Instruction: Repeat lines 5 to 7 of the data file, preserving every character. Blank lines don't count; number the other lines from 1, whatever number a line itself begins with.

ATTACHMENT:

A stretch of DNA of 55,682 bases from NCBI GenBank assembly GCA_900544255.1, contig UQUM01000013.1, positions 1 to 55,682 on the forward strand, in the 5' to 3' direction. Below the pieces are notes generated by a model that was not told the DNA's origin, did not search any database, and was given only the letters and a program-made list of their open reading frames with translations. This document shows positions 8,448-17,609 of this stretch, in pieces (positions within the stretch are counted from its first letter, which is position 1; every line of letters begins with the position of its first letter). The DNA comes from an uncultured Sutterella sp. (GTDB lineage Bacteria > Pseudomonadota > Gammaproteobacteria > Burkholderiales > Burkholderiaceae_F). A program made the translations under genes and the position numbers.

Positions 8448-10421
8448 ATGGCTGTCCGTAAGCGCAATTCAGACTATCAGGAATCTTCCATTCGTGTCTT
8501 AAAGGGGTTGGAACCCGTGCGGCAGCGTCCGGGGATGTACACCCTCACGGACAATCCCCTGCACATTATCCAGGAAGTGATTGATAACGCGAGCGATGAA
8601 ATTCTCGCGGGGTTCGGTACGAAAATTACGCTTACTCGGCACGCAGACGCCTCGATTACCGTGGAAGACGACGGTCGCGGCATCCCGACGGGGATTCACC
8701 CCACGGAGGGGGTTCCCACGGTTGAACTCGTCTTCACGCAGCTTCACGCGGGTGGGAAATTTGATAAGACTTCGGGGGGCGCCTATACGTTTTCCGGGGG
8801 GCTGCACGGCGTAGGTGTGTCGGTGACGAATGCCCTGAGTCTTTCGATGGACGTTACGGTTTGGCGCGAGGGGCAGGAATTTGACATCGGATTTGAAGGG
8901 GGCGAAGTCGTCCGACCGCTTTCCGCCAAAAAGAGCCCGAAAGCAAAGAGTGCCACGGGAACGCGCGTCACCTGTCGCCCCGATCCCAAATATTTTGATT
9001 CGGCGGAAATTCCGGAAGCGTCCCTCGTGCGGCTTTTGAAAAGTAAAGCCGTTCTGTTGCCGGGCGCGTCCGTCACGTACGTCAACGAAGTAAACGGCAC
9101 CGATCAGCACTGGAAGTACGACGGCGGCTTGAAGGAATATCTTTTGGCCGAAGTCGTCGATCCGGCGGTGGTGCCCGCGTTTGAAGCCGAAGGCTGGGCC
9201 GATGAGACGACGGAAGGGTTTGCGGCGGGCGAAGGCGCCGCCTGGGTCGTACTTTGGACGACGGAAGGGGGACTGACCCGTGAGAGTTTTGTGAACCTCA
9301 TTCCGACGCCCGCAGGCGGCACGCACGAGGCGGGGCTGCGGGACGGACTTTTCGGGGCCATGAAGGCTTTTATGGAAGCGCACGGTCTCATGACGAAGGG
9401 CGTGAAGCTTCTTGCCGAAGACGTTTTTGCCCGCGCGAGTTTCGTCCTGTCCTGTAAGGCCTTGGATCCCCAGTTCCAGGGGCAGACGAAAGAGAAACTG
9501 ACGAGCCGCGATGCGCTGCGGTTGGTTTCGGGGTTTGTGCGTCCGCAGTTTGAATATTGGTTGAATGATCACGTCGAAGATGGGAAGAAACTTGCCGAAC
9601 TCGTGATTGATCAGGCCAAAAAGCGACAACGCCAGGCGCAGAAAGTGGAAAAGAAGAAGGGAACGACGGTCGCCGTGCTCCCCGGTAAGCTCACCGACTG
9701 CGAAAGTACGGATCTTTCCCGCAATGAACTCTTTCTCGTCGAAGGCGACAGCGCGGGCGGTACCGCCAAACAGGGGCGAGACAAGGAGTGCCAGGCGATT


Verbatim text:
8601 ATTCTCGCGGGGTTCGGTACGAAAATTACGCTTACTCGGCACGCAGACGCCTCGATTACCGTGGAAGACGACGGTCGCGGCATCCCGACGGGGATTCACC
8701 CCACGGAGGGGGTTCCCACGGTTGAACTCGTCTTCACGCAGCTTCACGCGGGTGGGAAATTTGATAAGACTTCGGGGGGCGCCTATACGTTTTCCGGGGG
8801 GCTGCACGGCGTAGGTGTGTCGGTGACGAATGCCCTGAGTCTTTCGATGGACGTTACGGTTTGGCGCGAGGGGCAGGAATTTGACATCGGATTTGAAGGG